early to predict what that peak would look like. Something to keep our
eye on.
You may have noticed that the dashboard had some visual updates this
week. The color-coding of risk categories has been updated from the
old MA risk categories that are no longer in use (and haven't been for
quite a long time) to the CDC risk categories. Note, however, that the
CDC risk categories only apply to counties because they factor in
hospitalizations. That means that the color of the boxes for
Easthampton, both the 7-day and the 14-day averages, will match the
color category of Hampshire County. Hampshire county remains in the
"medium" risk category.
We seem to be in the "messy middle" of this pandemic. We are certainly
not in an emergency state such as the one that we've been in
previously. We are also certainly not in "normal" times. Our youngest
folks have yet to even have an approved vaccine! As a country, though,
we reacted to the BA.2 / BA.2.12.1 surge and the potential upcoming
BA.4 / BA.5 surge with a shrug. We're also looking ahead to fall and
trying to figure out what might happen and what we're supposed to
"do", and that seems to be getting a shrug, too. No judgement - it's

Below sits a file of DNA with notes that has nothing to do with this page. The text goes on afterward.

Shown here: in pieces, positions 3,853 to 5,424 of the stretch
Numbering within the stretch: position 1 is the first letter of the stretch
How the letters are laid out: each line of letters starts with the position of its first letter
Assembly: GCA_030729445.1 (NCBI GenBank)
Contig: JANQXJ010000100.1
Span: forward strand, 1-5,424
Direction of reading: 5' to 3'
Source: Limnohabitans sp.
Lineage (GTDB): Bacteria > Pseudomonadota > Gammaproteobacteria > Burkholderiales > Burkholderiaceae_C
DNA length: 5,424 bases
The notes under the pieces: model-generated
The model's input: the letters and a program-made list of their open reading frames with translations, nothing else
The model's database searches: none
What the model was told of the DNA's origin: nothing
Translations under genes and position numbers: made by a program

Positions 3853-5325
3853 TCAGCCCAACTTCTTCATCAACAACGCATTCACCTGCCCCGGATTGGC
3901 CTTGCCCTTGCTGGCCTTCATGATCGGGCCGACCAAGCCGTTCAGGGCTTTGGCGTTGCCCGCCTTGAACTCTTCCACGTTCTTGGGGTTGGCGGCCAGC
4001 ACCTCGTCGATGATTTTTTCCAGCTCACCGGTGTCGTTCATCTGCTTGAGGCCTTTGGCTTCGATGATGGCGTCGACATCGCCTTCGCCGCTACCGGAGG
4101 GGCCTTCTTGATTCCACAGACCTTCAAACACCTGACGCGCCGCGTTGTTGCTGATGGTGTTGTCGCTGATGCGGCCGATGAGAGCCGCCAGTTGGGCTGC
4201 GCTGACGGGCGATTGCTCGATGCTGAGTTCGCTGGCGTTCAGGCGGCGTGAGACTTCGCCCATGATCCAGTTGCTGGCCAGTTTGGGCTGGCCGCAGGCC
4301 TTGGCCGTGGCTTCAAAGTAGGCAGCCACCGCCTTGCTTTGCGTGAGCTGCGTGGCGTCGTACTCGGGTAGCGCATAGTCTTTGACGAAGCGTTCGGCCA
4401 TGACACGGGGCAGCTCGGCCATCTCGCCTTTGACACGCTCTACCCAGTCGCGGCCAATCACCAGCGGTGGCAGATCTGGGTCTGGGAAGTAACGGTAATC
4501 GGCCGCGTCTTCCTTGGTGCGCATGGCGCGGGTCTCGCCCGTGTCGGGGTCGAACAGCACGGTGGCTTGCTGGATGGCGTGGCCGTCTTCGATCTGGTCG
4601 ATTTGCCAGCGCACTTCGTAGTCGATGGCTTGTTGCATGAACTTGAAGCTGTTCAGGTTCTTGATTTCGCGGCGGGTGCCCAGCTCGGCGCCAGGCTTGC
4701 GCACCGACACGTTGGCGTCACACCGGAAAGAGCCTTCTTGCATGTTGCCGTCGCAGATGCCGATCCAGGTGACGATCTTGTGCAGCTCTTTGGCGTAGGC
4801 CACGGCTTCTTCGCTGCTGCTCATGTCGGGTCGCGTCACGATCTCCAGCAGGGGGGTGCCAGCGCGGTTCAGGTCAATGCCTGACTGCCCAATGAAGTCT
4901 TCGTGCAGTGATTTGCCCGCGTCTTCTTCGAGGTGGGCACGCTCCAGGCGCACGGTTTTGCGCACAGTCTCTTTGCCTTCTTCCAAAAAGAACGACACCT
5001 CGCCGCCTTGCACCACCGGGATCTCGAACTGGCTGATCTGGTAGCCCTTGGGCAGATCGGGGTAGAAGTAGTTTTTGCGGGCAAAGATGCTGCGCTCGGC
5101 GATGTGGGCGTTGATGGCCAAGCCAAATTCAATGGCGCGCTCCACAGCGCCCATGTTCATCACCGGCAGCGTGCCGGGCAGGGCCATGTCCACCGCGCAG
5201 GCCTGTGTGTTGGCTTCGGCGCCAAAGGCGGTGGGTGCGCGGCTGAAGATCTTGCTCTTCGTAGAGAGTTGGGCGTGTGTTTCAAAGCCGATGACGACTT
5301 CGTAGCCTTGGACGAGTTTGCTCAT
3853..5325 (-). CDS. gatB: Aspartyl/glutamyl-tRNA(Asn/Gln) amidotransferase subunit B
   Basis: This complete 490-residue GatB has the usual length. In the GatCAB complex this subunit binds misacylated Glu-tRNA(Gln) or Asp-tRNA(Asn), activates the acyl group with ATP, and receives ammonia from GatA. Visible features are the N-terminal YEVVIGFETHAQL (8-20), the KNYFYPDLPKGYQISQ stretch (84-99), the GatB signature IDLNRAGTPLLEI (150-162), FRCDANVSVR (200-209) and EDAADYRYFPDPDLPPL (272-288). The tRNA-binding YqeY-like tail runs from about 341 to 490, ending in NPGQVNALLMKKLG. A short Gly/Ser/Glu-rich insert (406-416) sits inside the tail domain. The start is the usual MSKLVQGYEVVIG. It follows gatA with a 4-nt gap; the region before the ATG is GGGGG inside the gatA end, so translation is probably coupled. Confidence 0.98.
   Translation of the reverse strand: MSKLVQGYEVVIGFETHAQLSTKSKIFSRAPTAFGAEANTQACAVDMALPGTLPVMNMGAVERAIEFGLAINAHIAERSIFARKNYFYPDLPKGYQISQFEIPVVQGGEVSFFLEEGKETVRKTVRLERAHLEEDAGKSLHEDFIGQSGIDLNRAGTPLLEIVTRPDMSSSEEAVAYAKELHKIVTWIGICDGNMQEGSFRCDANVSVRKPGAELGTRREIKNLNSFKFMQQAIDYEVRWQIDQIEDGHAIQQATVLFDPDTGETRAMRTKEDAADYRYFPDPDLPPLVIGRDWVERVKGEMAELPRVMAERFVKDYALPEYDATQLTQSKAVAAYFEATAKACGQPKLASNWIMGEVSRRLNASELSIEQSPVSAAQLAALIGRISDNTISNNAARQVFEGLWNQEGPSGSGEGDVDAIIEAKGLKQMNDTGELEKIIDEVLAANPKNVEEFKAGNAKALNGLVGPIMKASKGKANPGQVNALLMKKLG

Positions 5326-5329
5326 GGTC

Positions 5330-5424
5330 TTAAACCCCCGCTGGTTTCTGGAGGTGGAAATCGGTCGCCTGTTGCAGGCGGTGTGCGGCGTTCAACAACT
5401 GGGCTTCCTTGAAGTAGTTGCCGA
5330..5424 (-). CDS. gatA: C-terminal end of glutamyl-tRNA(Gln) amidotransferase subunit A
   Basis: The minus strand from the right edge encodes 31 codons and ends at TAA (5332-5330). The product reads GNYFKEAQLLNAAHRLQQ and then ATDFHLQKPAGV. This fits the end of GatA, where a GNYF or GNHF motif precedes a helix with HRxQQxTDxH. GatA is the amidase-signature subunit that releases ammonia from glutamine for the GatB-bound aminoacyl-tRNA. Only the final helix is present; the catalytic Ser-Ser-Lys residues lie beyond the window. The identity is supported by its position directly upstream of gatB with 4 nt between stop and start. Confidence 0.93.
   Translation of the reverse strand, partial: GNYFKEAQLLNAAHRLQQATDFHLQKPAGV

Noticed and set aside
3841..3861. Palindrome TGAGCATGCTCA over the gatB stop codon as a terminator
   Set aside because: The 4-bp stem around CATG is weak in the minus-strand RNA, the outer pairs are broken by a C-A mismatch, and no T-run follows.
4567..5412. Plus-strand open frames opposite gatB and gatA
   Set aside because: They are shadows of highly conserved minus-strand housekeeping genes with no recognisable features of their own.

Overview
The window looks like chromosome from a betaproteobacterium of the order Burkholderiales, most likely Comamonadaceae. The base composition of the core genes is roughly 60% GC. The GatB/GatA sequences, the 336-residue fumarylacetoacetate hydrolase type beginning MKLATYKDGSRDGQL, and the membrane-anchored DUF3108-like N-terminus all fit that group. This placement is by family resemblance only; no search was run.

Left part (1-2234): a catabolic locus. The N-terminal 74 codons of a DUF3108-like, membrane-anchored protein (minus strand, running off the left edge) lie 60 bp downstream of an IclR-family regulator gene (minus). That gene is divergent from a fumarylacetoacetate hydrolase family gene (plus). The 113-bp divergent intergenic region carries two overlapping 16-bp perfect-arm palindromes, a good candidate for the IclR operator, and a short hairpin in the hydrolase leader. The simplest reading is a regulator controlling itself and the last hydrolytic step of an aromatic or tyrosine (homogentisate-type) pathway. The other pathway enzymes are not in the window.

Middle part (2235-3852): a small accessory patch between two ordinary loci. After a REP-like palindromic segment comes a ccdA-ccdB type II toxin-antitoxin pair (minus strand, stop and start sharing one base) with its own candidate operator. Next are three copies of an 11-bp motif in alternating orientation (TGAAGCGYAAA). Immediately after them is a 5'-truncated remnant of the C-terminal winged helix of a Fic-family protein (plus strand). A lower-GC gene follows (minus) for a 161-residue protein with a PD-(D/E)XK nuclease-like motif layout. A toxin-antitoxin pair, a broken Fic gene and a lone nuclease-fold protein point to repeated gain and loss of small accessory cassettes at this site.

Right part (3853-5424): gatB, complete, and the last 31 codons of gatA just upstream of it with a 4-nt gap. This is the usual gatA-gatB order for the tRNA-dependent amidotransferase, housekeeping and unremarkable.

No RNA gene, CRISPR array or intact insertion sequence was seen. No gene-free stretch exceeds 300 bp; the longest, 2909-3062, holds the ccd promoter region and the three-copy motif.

the mental place we're all in, I think. The official message from our
leaders is unclear - is there a plan regarding infection moving
forward into the fall, and beyond, into endemic times? Is there a plan
for understanding and treating long-COVID? The funding for public
health is already drying up at the federal level - are we giving up on
public health so easily? Have we learned any preparation lessons?
There are no good answers to any of this. I think our collective shrug
right now is probably a combination of anxiety and overwhelm for some,
and readiness to move on for others. And to be clear, neither of those
is the "right" response, and neither is wrong! The risk associated
with COVID-19 is very different for different individuals. Some folks